Ah, I was afraid of this. I managed to kill the dough ball.
My mother describes how her mother would bake only once a week. So after working using the old dough after letting it sit in the flour few a few days, this time, I left it longer. Last night, I took it out and prepped it to soak overnight, as usual. Unfortunately, I did not have my camera with me.
The dough ball didn’t look any different on the outside from before. The extra time did mean the inside was drier, which I did expect. It was basically a hollow ball. Being drier, it was easier to break up into small pieces. I added 2 cups of water that had been boiled and allowed to cool to the right temperature (because of concerns with our well water), and it was set in a warm oven with the light on, overnight.
This is what it looked like this morning.
Yeah. That yeast is dead.
In stirring it up, the dough was completely dissolved, but no hint of yeast activity.
I can say with confidence that the extra time buried in flour did not kill the yeast. I could have dehydrated it completely, and it should have reconstituted and kept right on going.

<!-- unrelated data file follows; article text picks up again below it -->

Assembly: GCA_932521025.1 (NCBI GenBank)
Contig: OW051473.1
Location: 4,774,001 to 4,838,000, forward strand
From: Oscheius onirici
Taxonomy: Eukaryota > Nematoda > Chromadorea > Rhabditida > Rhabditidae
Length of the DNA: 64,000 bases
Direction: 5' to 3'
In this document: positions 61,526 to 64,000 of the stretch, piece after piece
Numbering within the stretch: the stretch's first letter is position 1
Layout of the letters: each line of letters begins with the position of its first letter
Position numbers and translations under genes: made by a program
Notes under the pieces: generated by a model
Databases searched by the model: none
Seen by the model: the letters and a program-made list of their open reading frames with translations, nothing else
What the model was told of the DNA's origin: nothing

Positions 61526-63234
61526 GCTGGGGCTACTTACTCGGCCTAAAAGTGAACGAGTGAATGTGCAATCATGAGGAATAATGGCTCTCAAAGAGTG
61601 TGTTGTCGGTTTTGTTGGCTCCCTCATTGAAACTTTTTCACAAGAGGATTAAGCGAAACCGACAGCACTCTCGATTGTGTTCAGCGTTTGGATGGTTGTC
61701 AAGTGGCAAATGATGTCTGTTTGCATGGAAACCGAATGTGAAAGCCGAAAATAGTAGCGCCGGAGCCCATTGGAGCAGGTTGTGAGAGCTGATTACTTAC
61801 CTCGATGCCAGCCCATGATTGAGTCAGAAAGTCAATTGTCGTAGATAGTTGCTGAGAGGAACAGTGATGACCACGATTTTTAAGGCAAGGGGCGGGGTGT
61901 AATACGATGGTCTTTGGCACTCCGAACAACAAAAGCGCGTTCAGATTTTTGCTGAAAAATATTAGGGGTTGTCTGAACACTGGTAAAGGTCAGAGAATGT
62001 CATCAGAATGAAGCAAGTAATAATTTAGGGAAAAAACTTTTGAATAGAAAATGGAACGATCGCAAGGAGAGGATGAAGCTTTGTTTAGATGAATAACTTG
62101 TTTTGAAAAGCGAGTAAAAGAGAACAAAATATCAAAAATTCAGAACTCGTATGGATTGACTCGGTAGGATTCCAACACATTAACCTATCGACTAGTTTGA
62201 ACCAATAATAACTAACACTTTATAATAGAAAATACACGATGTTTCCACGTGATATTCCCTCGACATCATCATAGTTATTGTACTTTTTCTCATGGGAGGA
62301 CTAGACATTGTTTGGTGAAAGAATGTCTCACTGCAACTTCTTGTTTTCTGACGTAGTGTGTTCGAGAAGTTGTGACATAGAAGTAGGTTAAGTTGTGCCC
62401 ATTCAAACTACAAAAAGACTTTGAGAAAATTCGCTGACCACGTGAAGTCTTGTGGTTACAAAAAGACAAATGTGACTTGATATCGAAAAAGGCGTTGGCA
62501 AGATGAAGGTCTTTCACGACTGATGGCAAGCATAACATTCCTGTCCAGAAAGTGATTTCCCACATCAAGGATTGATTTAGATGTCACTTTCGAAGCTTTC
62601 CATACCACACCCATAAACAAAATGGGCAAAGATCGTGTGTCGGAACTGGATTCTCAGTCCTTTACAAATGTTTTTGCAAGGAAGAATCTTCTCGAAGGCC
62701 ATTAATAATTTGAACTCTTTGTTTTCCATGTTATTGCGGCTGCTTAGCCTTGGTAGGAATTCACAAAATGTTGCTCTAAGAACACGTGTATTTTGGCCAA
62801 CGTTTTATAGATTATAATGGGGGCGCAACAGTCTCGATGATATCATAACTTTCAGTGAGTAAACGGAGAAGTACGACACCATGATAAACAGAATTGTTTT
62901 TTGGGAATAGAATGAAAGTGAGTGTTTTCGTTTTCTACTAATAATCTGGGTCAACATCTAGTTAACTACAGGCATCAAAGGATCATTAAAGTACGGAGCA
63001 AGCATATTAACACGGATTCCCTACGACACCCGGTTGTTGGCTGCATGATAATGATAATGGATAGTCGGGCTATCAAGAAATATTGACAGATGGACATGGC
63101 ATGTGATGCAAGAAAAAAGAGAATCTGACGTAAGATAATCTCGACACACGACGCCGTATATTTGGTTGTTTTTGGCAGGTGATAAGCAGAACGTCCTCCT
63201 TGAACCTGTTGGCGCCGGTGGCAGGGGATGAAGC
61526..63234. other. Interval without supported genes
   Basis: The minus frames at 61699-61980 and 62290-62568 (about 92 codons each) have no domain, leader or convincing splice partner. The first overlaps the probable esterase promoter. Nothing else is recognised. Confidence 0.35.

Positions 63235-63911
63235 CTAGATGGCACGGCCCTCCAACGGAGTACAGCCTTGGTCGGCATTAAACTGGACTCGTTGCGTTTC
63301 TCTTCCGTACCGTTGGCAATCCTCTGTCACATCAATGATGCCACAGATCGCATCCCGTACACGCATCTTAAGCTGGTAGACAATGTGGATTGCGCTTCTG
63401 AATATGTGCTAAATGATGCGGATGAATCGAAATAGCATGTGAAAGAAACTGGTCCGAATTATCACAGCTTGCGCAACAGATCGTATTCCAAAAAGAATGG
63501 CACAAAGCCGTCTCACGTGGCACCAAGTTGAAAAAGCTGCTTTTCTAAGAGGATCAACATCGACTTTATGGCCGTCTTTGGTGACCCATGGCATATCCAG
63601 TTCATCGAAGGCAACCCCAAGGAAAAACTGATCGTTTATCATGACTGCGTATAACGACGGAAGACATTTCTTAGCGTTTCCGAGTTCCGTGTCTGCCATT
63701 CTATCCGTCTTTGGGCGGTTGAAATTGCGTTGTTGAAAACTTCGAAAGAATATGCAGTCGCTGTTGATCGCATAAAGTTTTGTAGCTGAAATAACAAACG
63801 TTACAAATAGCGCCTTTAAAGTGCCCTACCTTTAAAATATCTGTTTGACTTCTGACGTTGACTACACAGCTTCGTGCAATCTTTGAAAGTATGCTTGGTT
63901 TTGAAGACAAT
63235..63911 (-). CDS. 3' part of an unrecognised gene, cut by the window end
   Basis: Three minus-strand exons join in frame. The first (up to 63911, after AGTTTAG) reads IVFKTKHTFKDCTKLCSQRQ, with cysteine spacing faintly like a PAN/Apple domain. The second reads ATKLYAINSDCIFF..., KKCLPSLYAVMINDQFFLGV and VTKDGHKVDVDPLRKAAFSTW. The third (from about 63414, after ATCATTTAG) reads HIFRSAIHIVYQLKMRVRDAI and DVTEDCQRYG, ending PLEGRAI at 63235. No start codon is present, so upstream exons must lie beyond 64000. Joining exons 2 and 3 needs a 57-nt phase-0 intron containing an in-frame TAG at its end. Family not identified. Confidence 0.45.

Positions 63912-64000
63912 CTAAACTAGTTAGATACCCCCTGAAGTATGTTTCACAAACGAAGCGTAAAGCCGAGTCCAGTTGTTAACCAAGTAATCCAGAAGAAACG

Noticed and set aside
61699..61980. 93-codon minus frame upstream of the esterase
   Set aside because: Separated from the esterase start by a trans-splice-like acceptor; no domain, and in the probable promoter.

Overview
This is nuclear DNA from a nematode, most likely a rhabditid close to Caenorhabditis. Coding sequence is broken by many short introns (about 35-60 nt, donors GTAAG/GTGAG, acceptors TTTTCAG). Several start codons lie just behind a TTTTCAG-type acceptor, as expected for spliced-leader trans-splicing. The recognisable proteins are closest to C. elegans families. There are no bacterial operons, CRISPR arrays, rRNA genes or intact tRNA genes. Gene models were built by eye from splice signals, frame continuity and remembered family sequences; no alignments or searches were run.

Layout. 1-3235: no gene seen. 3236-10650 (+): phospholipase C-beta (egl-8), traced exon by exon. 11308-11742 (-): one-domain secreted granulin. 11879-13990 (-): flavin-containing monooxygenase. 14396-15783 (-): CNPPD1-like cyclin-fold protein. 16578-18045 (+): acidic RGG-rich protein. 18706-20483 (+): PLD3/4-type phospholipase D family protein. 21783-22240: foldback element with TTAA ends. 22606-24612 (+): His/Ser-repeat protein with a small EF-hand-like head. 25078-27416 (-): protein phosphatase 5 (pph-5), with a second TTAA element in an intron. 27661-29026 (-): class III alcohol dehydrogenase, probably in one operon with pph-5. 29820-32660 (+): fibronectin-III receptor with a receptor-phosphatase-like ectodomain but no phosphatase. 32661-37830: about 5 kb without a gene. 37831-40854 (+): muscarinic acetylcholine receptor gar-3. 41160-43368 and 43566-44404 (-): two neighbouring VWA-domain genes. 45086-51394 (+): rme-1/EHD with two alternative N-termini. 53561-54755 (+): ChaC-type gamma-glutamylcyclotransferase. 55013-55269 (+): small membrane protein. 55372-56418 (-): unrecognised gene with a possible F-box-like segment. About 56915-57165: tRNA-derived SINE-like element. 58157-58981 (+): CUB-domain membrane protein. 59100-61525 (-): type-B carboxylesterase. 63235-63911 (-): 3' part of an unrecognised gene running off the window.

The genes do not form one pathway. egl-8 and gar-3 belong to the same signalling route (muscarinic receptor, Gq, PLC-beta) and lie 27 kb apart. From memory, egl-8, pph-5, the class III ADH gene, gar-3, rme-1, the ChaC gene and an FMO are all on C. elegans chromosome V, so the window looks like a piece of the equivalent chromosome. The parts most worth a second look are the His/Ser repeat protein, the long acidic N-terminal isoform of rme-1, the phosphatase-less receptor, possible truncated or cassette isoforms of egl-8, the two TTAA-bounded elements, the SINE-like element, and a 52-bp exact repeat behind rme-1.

I killed it.
And I know how I did it, too.
The last time I used the dough was written about here.
One of the things I mention in there was that I “cheated” by using baking soda. If you’ve worked with sourdough recipes that called for baking soda before, you know what happens! There is a lovely chemical reaction that results in a light, fluffy dough or batter.
My mistake was, I didn’t take the dough ball out before I added the soda. That chemical reaction would have continued after I buried the dough ball in the flour, which is why it still developed a hollow center. However, as I thought might happen, the yeast was spent in the process. I didn’t remember to take the dough ball out until too late in the process, but I hoped that maybe it would still work. Alas, it did not.
Well, this IS and experiment!
So I am restarting the process. I don’t have the “instant sourdough yeast” I used before, so I am using regular yeast to make a sponge, which is currently in a warm oven to get all spongy. I’ll post the details later, but it is also a very old technique. It will slow down my bread baking plans for the day by quite a bit. Ah, well. That’s okay. It’s a learning process, and that’s the whole fun of it!